Lovin' on Language: 'A Way With Words' Cohost Has More to Say | Live Culture

Lovin' on Language: 'A Way With Words' Cohost Has More to Say


  • Courtesy of Martha Barnette
  • Martha Barnette
Martha Barnette, who cohosts the public radio show "A Way With Words" with Grant Barrett, is headlining a fundraiser for the Burlington Book Festival later this month. When I interviewed her, she was generous with her time and loquacious in her answers. Not surprisingly, the woman likes words themselves, their origins, and the sometimes quirky ways people put them together.

She also has strong opinions on why language matters. It was an interesting conversation, but we didn't have enough space for all of it in print (now, of course, that's also online), so I'm sharing the rest of it here.

SEVEN DAYS: How would you explain your fascination with language?
MARTHA BARNETTE: I suppose it derives from a natural curiosity and a drive to follow it — just wondering why things are the way they are. When you start wondering why we use the words we do, you discover they’re a great portal for learning about all kinds of other things: history, science, music, art, literature, folklore, mathematics, human psychology and much more. Word origins can give you a kind of X-ray vision; it lets you see things that are hiding right there in plain sight.

SD: Did your parents, or anyone else in your family, spark this interest?
MB: My mother taught middle-school English and my dad was a minister who read Hebrew and Koine Greek and decided to learn Japanese when he was in his eighties. My brother Wayne is a professional translator who earned a degree in Russian while living in Sweden and now reads Icelandic for fun. So, yeah, come to think of it, probably some osmosis involved.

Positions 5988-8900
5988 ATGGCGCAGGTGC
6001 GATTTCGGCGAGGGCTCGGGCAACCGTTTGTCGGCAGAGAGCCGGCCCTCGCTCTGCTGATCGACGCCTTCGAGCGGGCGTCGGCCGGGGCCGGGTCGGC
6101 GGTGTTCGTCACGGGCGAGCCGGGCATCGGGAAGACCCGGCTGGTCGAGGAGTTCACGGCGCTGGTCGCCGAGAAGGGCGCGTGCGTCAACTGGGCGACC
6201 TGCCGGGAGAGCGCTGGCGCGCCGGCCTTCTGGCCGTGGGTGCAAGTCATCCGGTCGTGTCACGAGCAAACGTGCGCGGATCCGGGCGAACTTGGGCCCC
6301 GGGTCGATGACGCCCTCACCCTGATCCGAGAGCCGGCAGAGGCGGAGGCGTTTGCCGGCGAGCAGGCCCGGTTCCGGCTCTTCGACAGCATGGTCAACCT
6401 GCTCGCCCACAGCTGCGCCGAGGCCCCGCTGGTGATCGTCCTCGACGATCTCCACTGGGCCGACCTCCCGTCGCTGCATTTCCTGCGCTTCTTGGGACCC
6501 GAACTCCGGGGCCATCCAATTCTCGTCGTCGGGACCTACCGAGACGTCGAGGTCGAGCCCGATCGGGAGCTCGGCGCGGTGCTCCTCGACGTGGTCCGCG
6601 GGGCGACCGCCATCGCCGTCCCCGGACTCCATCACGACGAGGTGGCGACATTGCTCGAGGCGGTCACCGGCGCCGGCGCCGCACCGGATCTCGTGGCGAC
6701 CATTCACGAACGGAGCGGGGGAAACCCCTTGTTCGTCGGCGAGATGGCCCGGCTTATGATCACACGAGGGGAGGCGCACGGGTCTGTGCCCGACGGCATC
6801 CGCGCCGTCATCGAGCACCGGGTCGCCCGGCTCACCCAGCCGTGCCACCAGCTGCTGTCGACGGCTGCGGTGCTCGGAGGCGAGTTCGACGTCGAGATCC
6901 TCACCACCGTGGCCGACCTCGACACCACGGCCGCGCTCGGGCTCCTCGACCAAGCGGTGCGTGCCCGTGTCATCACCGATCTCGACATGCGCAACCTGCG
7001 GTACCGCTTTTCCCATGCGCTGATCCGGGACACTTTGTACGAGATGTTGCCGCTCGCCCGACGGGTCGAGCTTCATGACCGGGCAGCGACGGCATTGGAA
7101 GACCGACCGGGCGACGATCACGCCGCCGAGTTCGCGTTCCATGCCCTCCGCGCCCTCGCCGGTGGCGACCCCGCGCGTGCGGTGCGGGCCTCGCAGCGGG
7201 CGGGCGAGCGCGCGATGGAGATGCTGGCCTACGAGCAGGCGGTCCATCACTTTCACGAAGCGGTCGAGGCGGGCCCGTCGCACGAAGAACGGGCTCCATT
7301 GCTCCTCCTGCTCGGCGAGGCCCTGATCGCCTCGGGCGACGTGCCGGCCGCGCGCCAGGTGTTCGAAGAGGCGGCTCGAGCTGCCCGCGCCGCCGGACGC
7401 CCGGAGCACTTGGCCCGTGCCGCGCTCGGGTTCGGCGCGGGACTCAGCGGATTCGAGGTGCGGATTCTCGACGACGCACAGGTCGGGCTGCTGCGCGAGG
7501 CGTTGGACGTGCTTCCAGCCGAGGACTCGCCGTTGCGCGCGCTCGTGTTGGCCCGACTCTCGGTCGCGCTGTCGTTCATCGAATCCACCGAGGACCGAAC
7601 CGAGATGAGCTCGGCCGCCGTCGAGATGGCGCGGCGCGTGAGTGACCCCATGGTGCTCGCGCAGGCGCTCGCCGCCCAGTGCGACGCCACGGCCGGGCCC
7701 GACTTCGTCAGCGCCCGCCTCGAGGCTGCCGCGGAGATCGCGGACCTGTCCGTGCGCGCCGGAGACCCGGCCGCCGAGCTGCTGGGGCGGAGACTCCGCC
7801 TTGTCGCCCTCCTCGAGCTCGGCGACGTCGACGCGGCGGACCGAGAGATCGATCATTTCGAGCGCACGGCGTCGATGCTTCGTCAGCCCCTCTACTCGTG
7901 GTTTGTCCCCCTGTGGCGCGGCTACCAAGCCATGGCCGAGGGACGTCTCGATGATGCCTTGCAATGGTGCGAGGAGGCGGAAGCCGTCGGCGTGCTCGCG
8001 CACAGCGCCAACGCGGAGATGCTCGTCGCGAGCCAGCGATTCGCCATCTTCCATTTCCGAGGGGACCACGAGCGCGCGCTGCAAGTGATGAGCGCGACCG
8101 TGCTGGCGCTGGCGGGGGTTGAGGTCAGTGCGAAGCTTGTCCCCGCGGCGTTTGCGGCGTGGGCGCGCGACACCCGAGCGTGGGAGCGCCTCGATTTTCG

• Courtesy of Martha Barnette
  • Martha Barnette
SD: Fill in the blank: The lion’s share of our callers asks about ________.
MB: We do get a lot of questions about word and phrase origins about regional dialects, as well as what we call “manners questions”: How do we conduct ourselves in a world where we all need to do a better job of communicating and disagreeing in a way that’s constructive and respectful of the other person? We also get lots of questions from folks who want to know where to draw the line when it comes to language evolving — “I was taught to say something happened ‘by accident,’ but it seems everyone under 30 [says] ‘on accident.’ Am I wrong to correct them?”

If you look at it a different way, what they’re asking is, “Am I alone in thinking or feeling this way?” “Why are things the way they are?” There’s something about encountering something or experiencing a feeling, and then you realize that you’re not the only one who’s had that experience — that others have been there before you and named it. Something about that kind of thing that makes you feel connected to your fellow humans, no?